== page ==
Every story has a message. But to write a story without an agenda is extremely difficult, especially when the film deals with some pretty heavy topics that are so close to home for our modern times. There were many nods to the racial injustices of our current culture and also nods to past racial injustices. One such nod was Erik’s father’s outcry that, “[our people] are over policed and mass incarcerated.” This he puts forward as his reason for stealing and selling Wakanda’s weapons illegally. T’Challa’s sister jokingly calls a white man “Colonizer” and Erik asks to be buried in the sea with his ancestors, “who believed it was better to die than to live in bondage.” There are also nods to immigration policy. In a speech to the UN, T’Challa says, “In chaos, the wise build bridges but the foolish build barriers.” T’Challa’s ex-girlfriend challenges T’Challa to open Wakanda’s boarders to refugees and provide aid to poor countries.

Most of the comments are presented as asides. The movie doesn’t dwell on it. It nods, then moves on to the next fight scene.

Repentance for National Sin

T’Challa’s respect for tradition does not prevent him from acknowledging the past sins of Wakanda. He says of Erik, “A monster of our own making sits on the throne.” He openly repents of the wrongs done to Erik and seeks to take his nation in a different direction. Erik may have been tragically misguided, but that doesn’t keep T’Challa from seeing truth in his words.

Women and Men Working Together Towards a Common Goal

I don’t remember the last time I saw mutual respect and encouragement between genders portrayed in such a positive light. Men and women clearly need one another and work towards a common goal. While there is a clear male lead, there is not a sole, male decision-maker. Both men and women made mistakes. Both men and women honored tradition and fought for their country. Both men and women made pivotal decisions that propelled the story forward.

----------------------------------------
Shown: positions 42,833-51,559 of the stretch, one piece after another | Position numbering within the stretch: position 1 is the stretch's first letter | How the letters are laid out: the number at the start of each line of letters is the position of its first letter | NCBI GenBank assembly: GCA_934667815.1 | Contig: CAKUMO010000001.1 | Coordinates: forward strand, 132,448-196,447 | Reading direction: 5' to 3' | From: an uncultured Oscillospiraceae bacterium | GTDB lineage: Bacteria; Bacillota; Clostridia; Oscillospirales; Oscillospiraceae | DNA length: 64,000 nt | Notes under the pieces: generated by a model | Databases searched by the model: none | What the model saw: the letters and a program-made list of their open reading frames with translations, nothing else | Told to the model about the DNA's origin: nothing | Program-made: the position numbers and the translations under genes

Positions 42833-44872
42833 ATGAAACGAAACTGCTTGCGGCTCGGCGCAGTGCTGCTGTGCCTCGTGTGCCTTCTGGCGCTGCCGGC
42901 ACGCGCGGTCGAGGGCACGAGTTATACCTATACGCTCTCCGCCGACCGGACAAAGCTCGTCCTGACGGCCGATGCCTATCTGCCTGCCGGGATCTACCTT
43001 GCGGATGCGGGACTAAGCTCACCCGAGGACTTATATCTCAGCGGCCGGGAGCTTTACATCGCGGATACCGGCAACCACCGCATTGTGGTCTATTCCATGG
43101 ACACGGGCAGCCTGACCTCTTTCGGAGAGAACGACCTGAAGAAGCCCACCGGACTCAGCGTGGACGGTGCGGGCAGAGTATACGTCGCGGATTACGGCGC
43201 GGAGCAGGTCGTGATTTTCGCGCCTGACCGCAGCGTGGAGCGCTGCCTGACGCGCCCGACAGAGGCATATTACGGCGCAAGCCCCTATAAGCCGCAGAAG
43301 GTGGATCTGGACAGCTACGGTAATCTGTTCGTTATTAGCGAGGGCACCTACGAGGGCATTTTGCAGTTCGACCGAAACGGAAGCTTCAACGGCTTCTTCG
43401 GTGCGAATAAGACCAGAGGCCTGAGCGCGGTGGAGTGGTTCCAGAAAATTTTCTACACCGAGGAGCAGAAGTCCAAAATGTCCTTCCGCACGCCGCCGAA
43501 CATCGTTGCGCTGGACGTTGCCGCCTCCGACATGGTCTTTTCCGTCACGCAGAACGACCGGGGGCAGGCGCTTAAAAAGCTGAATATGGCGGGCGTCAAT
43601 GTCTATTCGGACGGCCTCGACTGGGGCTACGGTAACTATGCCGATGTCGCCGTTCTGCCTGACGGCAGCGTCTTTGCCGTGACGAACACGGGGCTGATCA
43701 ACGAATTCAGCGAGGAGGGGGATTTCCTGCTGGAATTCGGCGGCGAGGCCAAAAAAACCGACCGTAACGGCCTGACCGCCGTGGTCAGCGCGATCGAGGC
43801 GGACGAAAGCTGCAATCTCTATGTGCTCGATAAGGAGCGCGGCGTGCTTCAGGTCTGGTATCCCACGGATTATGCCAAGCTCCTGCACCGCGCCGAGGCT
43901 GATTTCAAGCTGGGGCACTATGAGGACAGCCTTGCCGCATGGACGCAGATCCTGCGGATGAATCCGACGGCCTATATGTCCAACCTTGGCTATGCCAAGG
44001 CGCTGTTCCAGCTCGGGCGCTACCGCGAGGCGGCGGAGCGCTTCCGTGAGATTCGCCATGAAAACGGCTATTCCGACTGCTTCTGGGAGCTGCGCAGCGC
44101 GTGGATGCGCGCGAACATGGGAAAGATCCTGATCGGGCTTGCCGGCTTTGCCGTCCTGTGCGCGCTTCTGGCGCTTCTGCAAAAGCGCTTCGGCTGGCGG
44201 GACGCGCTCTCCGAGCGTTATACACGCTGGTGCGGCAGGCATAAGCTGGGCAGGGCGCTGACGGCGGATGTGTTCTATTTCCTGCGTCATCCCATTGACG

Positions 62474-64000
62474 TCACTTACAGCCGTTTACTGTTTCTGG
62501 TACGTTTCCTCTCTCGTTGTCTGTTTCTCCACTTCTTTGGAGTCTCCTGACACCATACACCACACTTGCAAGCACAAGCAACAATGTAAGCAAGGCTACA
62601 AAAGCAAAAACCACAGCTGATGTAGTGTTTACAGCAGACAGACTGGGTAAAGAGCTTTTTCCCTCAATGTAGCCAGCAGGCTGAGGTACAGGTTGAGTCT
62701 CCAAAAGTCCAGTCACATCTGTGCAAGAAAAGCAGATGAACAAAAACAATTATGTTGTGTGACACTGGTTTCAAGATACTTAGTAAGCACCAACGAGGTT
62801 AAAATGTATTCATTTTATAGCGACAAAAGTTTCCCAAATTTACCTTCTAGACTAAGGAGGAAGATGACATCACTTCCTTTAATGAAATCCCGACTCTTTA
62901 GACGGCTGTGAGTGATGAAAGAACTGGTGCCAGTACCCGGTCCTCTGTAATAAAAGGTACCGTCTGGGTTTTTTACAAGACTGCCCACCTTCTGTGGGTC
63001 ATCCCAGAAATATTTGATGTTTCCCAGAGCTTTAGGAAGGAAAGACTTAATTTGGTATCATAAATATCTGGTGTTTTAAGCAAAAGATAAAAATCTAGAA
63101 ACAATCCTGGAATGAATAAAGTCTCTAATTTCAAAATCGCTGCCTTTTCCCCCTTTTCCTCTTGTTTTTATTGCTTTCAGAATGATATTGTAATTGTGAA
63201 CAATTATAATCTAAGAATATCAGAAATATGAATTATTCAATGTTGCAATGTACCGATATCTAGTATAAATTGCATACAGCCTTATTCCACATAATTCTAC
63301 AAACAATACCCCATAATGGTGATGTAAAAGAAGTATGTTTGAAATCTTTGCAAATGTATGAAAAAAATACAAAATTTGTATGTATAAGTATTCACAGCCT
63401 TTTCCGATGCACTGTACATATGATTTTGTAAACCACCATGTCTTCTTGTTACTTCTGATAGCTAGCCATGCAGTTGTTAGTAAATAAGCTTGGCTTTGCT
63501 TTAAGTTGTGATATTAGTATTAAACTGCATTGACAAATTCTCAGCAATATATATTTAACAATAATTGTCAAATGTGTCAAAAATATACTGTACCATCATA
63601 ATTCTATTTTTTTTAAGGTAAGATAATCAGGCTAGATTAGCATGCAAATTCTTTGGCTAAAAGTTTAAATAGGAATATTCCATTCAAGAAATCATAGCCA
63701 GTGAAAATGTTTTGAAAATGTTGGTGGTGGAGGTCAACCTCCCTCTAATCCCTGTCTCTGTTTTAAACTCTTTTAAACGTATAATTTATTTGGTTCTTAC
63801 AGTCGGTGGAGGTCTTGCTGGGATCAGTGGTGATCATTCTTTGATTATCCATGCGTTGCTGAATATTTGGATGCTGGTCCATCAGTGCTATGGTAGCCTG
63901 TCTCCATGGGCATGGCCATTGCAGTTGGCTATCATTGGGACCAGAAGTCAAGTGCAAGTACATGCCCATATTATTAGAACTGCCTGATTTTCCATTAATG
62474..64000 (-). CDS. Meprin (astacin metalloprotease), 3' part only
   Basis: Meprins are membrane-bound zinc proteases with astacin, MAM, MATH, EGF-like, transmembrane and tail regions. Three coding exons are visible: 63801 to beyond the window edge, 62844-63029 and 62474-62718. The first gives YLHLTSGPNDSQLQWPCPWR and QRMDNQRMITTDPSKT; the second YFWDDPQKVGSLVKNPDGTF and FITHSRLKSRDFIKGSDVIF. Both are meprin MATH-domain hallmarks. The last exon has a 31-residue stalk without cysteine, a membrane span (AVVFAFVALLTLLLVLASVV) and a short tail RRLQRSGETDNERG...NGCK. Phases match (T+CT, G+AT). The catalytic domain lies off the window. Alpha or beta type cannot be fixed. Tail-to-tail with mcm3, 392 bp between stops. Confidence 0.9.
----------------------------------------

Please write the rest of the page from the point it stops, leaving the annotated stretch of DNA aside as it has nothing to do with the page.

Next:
While T’Challa pursued his ex-girlfriend, he also clearly respected her and did not ask her to change for him. The reason for their separation in the first place had to do with national policy and even though they loved one another, they did not end up together until their core values became more aligned. Again, honor and values superseded personal preferences.


“You’re a good man. It is hard for a good man to be king.” This is the ancestral charge of T’Challa’s dead father, who sees the difficulty of ruling when you have a conscience. T’Challa’s struggle is a struggle to do the right thing for his country. That struggle is complicated further when people he trusts have different ideas about what is right for Wakanda. In the end, it’s honor and the preservation of human dignity that wins out over personal agendas, and the desire for the best for Wakanda is the uniting force between the king and his people.


These are brief highlights of the reasons I give Black Panther a standing ovation. It’s the reason I saw it twice in the same weekend and have encouraged everyone I know to see it—just so I have more people to sing its praises with. This is good story-telling. Go see it, and let me know what you think.